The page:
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S v Hoaeb (SA15/2002) [2004] NASC 10 (8 September 2004)

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CASE NO.: SA 15/2002



IN THE SUPREME COURT OF NAMIBIA




In the matter between:



THE STATE

APPELLANT



And



JOHNY HOAëB

RESPONDENT



CORAM: STRYDOM, ACJ, O’LINN, AJA et MTAMBANENGWE, AJA


Heard on: 08/04/2004.


Delivered on: 08/09/2004




APPEAL JUDGMENT




STRYDOM, ACJ: The respondent, a 38 year old Namibian Citizen, was charged in the High Court with murder (Count 1), attempted murder (Count 2), assault with the intent to do grievous bodily harm (Count 3) and rape (Count 4). All the charges relate to actions by the respondent on the night of 9 September 2000 at Orwetoveni township, Otjiwarongo. During the night the respondent returned to the shack where he, the complainant on the second Count, CG, and the 9 months old son of the respondent and CG lived. On the way to his house the respondent met the complainant on the 3rd and 4th Counts, MG, a younger sister of CG, and forced her to accompany him to his house. At his house he immediately started to assault CG and when the baby cried he picked him up and threw him out of the house. Thereafter he continued his assault on CG during which he used various weapons such as a spear, a piece of wood and a pick handle. During the assault CG was twice stabbed by the respondent with the spear. Both wounds had to be stitched. Although there was evidence that the infant boy was thrown to the ground on more than one occasion the Court a quo found that this happened at least once. The Court made this finding because the evidence of CG and MG differed on this aspect.


The Court also found in respect of MG that she was assaulted by the respondent and that he had sexual intercourse with her against her will. This took place in the presence of CG.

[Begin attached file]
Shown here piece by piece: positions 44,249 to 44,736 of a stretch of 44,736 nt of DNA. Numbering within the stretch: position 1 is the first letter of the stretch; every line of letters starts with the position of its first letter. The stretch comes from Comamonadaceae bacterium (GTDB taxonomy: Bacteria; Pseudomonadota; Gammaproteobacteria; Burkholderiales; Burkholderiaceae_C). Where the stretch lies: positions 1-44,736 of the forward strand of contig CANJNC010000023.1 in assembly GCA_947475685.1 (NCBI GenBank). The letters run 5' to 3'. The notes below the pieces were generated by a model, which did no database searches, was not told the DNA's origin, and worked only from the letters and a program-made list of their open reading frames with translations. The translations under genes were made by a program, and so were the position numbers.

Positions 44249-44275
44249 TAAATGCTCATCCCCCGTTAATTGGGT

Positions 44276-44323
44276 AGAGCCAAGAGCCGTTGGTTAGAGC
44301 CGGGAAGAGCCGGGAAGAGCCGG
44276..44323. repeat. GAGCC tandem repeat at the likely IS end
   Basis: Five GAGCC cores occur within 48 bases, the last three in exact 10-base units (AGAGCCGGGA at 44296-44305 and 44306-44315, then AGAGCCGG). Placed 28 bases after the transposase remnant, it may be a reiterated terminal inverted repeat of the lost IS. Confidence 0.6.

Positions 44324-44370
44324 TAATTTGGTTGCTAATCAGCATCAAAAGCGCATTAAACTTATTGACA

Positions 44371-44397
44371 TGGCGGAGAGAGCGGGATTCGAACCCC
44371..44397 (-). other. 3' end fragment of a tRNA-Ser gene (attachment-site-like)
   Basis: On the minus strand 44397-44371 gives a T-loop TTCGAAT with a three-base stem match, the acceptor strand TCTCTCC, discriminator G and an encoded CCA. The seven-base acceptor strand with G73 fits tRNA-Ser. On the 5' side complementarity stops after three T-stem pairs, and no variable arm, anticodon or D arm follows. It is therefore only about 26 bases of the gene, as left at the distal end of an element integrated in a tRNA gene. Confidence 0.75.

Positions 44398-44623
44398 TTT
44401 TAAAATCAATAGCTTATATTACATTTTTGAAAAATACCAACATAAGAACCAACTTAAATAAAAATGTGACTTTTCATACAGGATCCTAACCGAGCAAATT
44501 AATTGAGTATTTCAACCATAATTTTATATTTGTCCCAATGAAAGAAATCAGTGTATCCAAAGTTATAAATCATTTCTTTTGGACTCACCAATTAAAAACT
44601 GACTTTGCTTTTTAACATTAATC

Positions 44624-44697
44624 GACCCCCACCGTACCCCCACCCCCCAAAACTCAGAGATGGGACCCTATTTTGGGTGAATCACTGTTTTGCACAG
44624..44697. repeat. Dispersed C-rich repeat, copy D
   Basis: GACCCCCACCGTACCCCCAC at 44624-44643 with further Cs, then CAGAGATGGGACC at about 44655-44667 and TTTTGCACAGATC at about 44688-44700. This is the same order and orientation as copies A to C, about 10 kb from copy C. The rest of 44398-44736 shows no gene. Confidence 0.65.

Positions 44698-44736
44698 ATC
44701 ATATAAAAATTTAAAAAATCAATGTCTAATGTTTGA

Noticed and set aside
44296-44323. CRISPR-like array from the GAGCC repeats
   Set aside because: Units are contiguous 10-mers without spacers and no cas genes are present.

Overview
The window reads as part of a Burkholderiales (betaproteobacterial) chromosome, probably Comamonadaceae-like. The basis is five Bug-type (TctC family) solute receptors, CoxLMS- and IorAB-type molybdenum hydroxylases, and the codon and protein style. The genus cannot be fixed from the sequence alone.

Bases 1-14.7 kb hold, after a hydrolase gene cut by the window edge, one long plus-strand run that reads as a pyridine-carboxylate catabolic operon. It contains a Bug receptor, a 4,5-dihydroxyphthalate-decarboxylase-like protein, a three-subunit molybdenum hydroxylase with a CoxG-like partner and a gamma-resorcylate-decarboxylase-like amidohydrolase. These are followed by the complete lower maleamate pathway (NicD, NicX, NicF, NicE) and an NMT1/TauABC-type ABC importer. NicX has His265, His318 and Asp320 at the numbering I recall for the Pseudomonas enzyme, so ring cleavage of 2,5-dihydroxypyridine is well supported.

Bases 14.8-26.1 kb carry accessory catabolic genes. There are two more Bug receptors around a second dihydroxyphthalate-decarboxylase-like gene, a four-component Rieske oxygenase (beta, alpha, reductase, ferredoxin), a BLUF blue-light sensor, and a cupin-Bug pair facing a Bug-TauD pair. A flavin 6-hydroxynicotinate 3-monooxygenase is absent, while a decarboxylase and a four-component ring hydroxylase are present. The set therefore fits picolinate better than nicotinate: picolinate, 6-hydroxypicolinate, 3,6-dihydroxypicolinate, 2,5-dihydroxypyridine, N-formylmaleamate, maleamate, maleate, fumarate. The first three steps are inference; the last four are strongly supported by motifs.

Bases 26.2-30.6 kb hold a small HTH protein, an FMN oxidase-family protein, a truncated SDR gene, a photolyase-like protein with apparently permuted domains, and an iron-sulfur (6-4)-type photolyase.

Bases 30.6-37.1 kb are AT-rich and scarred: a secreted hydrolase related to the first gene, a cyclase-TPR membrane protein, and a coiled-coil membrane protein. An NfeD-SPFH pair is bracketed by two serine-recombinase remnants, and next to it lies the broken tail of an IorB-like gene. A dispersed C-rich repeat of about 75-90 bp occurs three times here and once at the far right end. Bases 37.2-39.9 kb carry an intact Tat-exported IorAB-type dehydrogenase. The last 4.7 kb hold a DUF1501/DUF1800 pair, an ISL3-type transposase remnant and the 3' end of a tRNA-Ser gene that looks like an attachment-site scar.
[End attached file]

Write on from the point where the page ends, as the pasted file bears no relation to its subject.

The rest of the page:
The findings of the Court was made on the versions of the State witnesses. The Court was alive to certain discrepancies and conflicts in the evidence of CG and MG and, after a proper analyses of the evidence, came to the conclusion that most of the differences were not material. The respondent, who was legally represented, elected not to give evidence, or call witnesses.


In the end the respondent was convicted as follows:


On Count 1 the respondent was convicted of murder. In this regard the Court a quo found that the respondent acted with dolus eventualis. On Count 2 the respondent was convicted of assault with the intent to do grievous bodily harm. In regard to Count 3 the respondent was convicted of assault and on Count 4 he was convicted of rape.


The Court a quo sentenced the respondent to twelve years imprisonment on the conviction for murder. The sentence on Count 2 was three years imprisonment. In regard to MG the respondent was sentenced to six months imprisonment on Count 3 and to ten years imprisonment on Count 4, i.e. the conviction for rape.


However, the Court then ordered that the sentences imposed in regard to Counts 2, 3 and 4 should run concurrently with the sentence imposed on Count one. The result of this was that the effective term of imprisonment imposed was twelve years. The appellant, the State, was not satisfied with the sentences, more particularly the order by the Court a quo that the sentences imposed in respect of Counts 2, 3 and 4 should run concurrently with that imposed on Count 1. The appellant consequently applied for leave to appeal against the sentences which leave was granted by the learned Judge a quo.


Mr. Potgieter represented the appellant and Ms. Hamutenya appeared for the respondent at the request of the Court. The Court hereby expresses its appreciation for the assistance given in this matter by Ms. Hamutenya.